Antonie Van Leeuwenhoek 2019 Mar 28;112(3):471-478. Epub 2018 Sep 28.

Graduate School of Bioagricultural Sciences, Nagoya University, Furo-cho, Chikusa-ku, Nagoya, Aichi, 464-8601, Japan.

Nitrogen sources in media have a significant impact on the onset of secondary metabolism in fungi. For transcriptional activation of many nitrogen catabolic genes, an AreA transcription factor is indispensable. This also holds true for Fusarium graminearum that produces trichothecenes, an important group of mycotoxin, in axenic culture. Despite the presence of numerous consensus AreA-binding sites in the promoters of Tri genes in the trichothecene cluster core region, the effect of medium amino acids on trichothecene biosynthesis is poorly understood. In this study, we examined the effect of certain amino acids, which were predicted to activate AreA function and increase Tri gene transcription, on trichothecene production in liquid culture. By frequent monitoring and adjustments in the pH of the culture medium, including replacement of the spent medium with fresh medium, we demonstrate the suppressive effects of the amino acids, used as the sole nitrogen source, on trichothecene biosynthesis. When the medium pH was maintained at 4.0, Gly, L-Ser, and L-Thr suppressed trichothecene production by F. graminearum. Enhanced trichothecene-inducing effects were observed when the medium pH was 3.5, with only L-Thr suppressing trichothecene synthesis.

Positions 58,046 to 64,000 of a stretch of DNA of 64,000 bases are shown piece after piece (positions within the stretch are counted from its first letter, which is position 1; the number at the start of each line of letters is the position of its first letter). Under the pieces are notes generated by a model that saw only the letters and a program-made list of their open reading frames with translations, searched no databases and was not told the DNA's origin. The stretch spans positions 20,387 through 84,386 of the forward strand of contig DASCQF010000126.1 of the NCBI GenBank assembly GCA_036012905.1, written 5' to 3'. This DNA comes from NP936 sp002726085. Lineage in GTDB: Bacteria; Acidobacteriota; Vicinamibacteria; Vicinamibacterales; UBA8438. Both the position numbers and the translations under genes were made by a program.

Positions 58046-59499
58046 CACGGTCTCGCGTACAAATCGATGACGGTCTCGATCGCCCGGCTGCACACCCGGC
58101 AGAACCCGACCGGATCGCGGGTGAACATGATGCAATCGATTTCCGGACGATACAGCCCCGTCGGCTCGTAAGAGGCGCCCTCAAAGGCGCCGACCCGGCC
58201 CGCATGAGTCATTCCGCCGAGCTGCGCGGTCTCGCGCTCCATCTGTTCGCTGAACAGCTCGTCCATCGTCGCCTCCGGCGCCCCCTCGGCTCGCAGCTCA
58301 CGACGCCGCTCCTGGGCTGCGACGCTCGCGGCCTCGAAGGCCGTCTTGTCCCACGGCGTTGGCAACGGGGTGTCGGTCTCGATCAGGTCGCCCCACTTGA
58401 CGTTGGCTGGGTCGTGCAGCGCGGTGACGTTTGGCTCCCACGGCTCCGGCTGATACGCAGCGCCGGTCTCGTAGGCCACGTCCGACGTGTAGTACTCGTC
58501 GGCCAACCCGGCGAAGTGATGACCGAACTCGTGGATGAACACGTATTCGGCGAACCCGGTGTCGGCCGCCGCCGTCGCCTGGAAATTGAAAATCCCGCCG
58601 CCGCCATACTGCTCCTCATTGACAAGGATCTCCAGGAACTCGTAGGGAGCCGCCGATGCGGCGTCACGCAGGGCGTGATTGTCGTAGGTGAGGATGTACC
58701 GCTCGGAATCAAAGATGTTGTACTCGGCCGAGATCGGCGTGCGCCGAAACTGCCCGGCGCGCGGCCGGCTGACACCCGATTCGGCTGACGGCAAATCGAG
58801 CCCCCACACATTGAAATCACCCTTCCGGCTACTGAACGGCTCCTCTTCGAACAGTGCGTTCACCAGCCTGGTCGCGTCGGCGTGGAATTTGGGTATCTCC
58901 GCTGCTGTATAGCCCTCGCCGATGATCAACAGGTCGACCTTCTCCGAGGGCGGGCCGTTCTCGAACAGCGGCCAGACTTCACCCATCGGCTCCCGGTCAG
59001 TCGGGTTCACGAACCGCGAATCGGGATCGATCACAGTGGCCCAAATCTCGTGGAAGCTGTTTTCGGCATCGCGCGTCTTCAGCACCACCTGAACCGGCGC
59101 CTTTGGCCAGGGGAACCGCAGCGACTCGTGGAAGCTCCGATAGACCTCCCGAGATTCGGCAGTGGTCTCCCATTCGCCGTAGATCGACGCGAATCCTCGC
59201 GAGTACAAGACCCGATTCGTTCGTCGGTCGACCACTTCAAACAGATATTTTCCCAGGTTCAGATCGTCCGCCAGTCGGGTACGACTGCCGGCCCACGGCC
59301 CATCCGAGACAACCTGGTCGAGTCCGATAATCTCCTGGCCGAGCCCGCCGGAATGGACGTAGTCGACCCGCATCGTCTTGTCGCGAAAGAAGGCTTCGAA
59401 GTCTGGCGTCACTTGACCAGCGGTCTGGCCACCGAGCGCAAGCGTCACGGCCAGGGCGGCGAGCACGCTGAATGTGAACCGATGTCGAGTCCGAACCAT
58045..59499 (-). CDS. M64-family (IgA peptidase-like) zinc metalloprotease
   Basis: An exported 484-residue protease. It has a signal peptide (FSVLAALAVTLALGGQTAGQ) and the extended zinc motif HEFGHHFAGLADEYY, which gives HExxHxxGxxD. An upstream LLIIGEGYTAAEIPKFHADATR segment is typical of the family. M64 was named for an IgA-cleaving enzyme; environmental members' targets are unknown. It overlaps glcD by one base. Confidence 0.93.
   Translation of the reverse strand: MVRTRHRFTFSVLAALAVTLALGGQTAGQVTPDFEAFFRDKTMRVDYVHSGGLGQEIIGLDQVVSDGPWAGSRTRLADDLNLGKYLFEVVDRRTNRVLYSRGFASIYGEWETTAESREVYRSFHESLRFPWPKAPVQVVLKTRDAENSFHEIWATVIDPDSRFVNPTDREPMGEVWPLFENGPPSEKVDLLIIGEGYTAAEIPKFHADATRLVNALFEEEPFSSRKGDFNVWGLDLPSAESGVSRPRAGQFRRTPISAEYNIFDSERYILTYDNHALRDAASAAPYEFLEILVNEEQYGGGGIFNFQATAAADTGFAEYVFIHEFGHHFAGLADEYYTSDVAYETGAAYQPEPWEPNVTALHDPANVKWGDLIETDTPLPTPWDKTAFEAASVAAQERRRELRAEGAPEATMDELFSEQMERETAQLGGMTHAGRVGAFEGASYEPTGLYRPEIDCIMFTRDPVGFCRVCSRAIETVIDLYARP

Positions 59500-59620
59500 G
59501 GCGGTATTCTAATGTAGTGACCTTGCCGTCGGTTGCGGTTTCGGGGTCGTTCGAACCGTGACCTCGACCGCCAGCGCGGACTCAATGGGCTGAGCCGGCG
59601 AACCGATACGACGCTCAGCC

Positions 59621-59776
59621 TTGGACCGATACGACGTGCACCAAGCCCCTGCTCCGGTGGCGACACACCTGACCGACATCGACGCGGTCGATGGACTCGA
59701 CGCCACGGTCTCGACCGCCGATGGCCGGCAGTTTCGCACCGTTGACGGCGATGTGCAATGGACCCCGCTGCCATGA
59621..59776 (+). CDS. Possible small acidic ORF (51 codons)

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http://dx.doi.org/10.1007/s10482-018-1172-zDOI Listing
March 2019

Successful Management of Fulminant Guillain-Barré Syndrome and Its Complications.

Pediatr Emerg Care 2018 May;34(5):e87-e89

From the Department of Pediatrics, School of Medicine, Iwate Medical University, Morioka, Japan.

A 3-year-old girl presented with muscle weakness of her limbs and trunk 6 days after developing symptoms of common cold. Two days later, she experienced respiratory arrest with a Glasgow Coma Scale score of 3, necessitating endotracheal intubation. Therefore, she was transferred to our hospital with suspected acute encephalopathy. Although no abnormalities were observed on brain and spinal magnetic resonance imaging and electroencephalography, peripheral nerve conduction velocity tests failed to evoke motor and sensory nerve action potentials. Thus, we gave a diagnosis of fulminant Guillain-Barré syndrome and initiated immunoglobulin therapy. On day 3 of admission, she developed sinus tachycardia that induced circulatory failure and oliguria, which was successfully treated with landiolol. Subsequently, we performed plasmapheresis followed by immunoglobulin and steroid pulse therapies. She was weaned off the mechanical ventilator by day 20 of admission, was ambulatory by day 44, and had completely recovered without any adverse sequelae by day 55. In conclusion, landiolol was effective for treating acute sinus tachycardia-induced circulatory failure and played a key role in saving the life of this patient.